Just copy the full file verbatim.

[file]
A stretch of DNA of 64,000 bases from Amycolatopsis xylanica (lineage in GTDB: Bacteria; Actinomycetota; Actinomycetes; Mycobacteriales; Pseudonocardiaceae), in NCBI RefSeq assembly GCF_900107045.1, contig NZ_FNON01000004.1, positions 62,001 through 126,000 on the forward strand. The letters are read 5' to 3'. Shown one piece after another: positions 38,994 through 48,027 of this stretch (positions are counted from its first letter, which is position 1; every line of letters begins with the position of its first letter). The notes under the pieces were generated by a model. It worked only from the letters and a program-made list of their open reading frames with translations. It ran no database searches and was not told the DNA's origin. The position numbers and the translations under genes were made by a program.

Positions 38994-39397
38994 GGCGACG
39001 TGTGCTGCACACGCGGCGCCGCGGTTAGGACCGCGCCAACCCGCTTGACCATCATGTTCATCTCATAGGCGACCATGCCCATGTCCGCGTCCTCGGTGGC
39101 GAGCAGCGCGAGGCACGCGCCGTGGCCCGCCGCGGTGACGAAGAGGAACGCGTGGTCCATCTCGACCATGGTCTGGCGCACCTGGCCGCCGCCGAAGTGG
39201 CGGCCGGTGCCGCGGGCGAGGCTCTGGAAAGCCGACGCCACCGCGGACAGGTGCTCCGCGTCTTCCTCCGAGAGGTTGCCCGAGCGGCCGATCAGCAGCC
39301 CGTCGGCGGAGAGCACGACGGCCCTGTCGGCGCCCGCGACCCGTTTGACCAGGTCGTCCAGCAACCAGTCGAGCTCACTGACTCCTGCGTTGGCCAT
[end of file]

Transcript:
A stretch of DNA of 64,000 bases from Amycolatopsis xylanica (lineage in GTDB: Bacteria; Actinomycetota; Actinomycetes; Mycobacteriales; Pseudonocardiaceae), in NCBI RefSeq assembly GCF_900107045.1, contig NZ_FNON01000004.1, positions 62,001 through 126,000 on the forward strand. The letters are read 5' to 3'. Shown one piece after another: positions 38,994 through 48,027 of this stretch (positions are counted from its first letter, which is position 1; every line of letters begins with the position of its first letter). The notes under the pieces were generated by a model. It worked only from the letters and a program-made list of their open reading frames with translations. It ran no database searches and was not told the DNA's origin. The position numbers and the translations under genes were made by a program.

Positions 38994-39397
38994 GGCGACG
39001 TGTGCTGCACACGCGGCGCCGCGGTTAGGACCGCGCCAACCCGCTTGACCATCATGTTCATCTCATAGGCGACCATGCCCATGTCCGCGTCCTCGGTGGC
39101 GAGCAGCGCGAGGCACGCGCCGTGGCCCGCCGCGGTGACGAAGAGGAACGCGTGGTCCATCTCGACCATGGTCTGGCGCACCTGGCCGCCGCCGAAGTGG
39201 CGGCCGGTGCCGCGGGCGAGGCTCTGGAAAGCCGACGCCACCGCGGACAGGTGCTCCGCGTCTTCCTCCGAGAGGTTGCCCGAGCGGCCGATCAGCAGCC
39301 CGTCGGCGGAGAGCACGACGGCCCTGTCGGCGCCCGCGACCCGTTTGACCAGGTCGTCCAGCAACCAGTCGAGCTCACTGACTCCTGCGTTGGCCAT